Tag Archives: bookslingers

The Quagmire Quandary

At least once a year, Jack and I discuss whether we should have a LGBT section in the bookstore. We also debate the pros and cons of an African Interest shelf.

See, once you open this can, the worms just explode in all directions. Why do we need an African section? Alice Walker and Toni Morrision are just fine in Classics, thanks. But what about the annual publication from a contest of short stories by African American writers? The biography of Sojourner Truth? The ethnographic classic “Why are All The Black Kids Sitting Together in the Cafeteria?” That obscure text that often gets misrepresented, “White Men on Race?” If they were shelved together, people could find them easily, instead of having to know they existed and search the appropriate category.

But, if we put “black” books together, where does the color line stop? Where would we put that horrible nasty book about how Afri-centrism is wrong and should be expelled from Academia? Does Maya Angelou have to leave Classics? Would romance novels featuring people with black skins on their covers relocate from the Luv Shack?

What about same-sex partner books? We can differentiate between Rita Mae Brown’s mysteries and her social commentary, no bother, but what do we do about Lisa Alther’s Five Minutes in Heaven? Dina McGreevey’s memoir Silent Partner? And is anyone going to bring up the word “ghettoization” or get mad because we even HAVE a LG-et al. section?

We don’t know what to do. Our default is to do nothing. There are lots of wonderful books in the shop that particular people—not just people with black skin or same sex partner preferences, but people who like to cook vegetarian, people who love dogs, etc.—would like if they knew they were here. Categorization is a sticky wicket at the best of times, and we’re not even good at simpler divisions, like separating Southern from General Fiction. (We keep arguing the toss on Florida.)

Divvying up intense categories based on concepts over which people have literally been killed throughout history? Heh. We want to do the right thing. And we haven’t got a blooming clue what that is.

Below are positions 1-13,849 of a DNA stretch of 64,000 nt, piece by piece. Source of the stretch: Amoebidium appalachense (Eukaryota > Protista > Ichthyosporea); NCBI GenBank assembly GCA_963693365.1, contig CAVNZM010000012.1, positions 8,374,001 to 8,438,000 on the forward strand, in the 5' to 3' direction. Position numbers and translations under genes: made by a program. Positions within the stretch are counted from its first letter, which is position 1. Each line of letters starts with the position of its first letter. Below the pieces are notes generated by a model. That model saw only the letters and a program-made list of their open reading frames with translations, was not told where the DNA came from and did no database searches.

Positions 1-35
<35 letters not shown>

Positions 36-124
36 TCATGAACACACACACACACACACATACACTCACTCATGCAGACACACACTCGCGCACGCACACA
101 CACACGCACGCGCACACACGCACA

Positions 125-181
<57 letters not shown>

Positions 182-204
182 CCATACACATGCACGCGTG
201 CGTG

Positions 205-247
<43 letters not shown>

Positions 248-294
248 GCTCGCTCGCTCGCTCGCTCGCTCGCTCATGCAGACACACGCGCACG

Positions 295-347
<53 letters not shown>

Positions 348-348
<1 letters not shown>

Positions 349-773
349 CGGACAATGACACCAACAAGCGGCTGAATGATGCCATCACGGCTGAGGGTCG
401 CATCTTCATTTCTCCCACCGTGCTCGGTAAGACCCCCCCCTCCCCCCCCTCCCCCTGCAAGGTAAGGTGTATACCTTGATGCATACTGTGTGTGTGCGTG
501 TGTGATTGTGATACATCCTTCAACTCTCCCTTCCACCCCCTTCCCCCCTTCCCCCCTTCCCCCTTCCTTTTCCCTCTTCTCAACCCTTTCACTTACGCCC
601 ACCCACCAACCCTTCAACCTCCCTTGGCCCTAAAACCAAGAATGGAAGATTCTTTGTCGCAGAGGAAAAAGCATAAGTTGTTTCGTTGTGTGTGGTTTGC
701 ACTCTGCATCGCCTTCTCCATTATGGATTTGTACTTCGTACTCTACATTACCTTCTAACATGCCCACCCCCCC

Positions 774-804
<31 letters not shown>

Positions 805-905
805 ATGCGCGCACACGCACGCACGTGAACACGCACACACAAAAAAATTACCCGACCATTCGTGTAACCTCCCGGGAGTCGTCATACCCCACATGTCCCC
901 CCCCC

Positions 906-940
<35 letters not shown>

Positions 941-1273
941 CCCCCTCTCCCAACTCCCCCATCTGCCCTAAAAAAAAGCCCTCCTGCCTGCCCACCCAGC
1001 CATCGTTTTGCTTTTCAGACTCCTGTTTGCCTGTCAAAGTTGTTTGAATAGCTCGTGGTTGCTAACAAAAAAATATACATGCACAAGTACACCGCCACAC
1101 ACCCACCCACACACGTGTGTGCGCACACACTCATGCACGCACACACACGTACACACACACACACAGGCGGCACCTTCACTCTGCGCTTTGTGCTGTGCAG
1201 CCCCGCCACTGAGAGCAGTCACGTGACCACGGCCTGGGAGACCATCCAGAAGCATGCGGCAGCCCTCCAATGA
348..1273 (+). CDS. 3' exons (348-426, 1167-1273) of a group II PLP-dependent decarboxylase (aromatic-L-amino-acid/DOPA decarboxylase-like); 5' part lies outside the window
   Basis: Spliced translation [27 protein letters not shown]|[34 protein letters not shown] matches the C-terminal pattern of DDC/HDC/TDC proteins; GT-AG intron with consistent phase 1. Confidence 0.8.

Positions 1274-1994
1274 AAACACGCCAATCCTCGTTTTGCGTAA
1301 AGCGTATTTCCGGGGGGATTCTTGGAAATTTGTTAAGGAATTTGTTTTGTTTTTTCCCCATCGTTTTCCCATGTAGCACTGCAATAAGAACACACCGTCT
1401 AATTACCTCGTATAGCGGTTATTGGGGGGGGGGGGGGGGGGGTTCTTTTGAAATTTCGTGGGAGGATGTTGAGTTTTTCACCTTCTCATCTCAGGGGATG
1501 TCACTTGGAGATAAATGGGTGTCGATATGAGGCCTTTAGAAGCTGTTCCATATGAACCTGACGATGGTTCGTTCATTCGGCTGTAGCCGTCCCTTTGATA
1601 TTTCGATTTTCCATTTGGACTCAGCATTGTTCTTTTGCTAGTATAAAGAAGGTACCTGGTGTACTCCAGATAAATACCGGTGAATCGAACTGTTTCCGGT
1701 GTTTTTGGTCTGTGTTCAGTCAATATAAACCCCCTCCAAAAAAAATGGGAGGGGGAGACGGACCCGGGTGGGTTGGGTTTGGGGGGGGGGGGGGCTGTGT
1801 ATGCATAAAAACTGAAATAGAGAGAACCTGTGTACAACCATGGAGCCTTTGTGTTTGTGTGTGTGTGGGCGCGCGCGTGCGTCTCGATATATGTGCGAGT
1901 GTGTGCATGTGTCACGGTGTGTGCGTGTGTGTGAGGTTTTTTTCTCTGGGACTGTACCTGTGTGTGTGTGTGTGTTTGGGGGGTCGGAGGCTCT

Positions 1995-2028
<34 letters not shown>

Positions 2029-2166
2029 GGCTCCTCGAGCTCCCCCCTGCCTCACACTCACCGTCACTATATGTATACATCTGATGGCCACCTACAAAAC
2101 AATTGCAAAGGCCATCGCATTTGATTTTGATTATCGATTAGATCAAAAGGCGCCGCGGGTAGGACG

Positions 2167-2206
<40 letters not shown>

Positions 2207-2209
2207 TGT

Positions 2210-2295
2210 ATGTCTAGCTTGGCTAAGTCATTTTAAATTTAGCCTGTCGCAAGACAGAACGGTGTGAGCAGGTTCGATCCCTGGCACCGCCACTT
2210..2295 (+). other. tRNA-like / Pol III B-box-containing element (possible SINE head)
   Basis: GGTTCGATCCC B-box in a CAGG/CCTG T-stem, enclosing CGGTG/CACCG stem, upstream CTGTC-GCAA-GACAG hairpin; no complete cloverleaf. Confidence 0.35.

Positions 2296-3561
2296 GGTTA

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Filed under Big Stone Gap, book reviews, bookstore management, folklore and ethnography, small town USA, Uncategorized, VA

Happy to be Here

We pulled into BOOKSELLERS AT LAURELWOOD just after lunch on Friday. It’s a dignified, orderly store of honey-colored wood and pretty displays.

Don’t let the exterior fool you. Like the class clown in a prom dress, this bookshop’s personality can’t help but shine through.

For the full story of what BaL has endured to stay standing, visit their website or google their press coverage from last year, but the nutshell version is “regional chain liquidation from Davis Kidd, nasty games with head financial officers, corporate shenanigans involving rights to use their name, and the hero of the piece–Neil–hiring back the existing staff when they re-opened as BaL.”

Those who work in animal rescue will understand instantly what I’m going to say next, and I hope the rest of you find it a non-derogatory, non-odd comparison. If you’ve ever fostered a dog rescued from a shelter at the last possible moment, or a momma cat and her kittens sprung on euthanize day, you know that animals–even cats!– show gratitude. Those who came closest to complete loss never forget, and express appreciation even as they revel in snow and grass and water and life; they just plain lick your nose or purr more often, and they’ll do anything for you.

Permit me this metaphor among those who have not shared this experience, because every time I walk into Booksellers at Laurelwood, their joy in being there shines through. Liquidation was 3 days away, and they got rescued. Since then, they’ve been rescuing their community every day.

One of the people who’s worked there longest is Nicole. A more cheerful person you will not meet. The petite blond was described to me by another staff member, JoAnne, as “an artery for this store.” If you’ve read my book, Nicole was the person who stood in the children’s department on Dec. 24, 2011 chatting with us as the place filled up around her, turning amiably to say “top shelf at the back, next to the dragon” or “I’m so sorry; I sold the last copy Monday” as customer asked questions. She is a poster child for why bookshops must remain, because her orderly department is brimfull of happy kids whose parents are buying them the books they read as children, and she knows which ones are for what personalities and ages. The woman is a walking encyclopedia of Curious George trivia; she can tell you things about Pippi Longstocking you didn’t know you didn’t know.

As we stood chatting once again last night before our book talk at BaL, a little girl came whizzing past to play at the cars and roads table behind us. Nicole turned and looked at this child in her bright pink and green dress, a bow the size of a magnolia blossom behind her ear, and smiled.

“See?” she said, indicating the oblivious toddler with an unobtrusive shoulder roll. “Even on bad days, how bad can it be? Look what I get to do for the next generation, surrounded by all that energy and cuteness.”

Go, Nicole – and Carley and Chad and JoAnne and Scott (these last two get their own blog post later this week) and the rest. Bring back the joy in bricks-and-mortar bookshops!

 

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Filed under Big Stone Gap, folklore and ethnography, humor, publishing, small town USA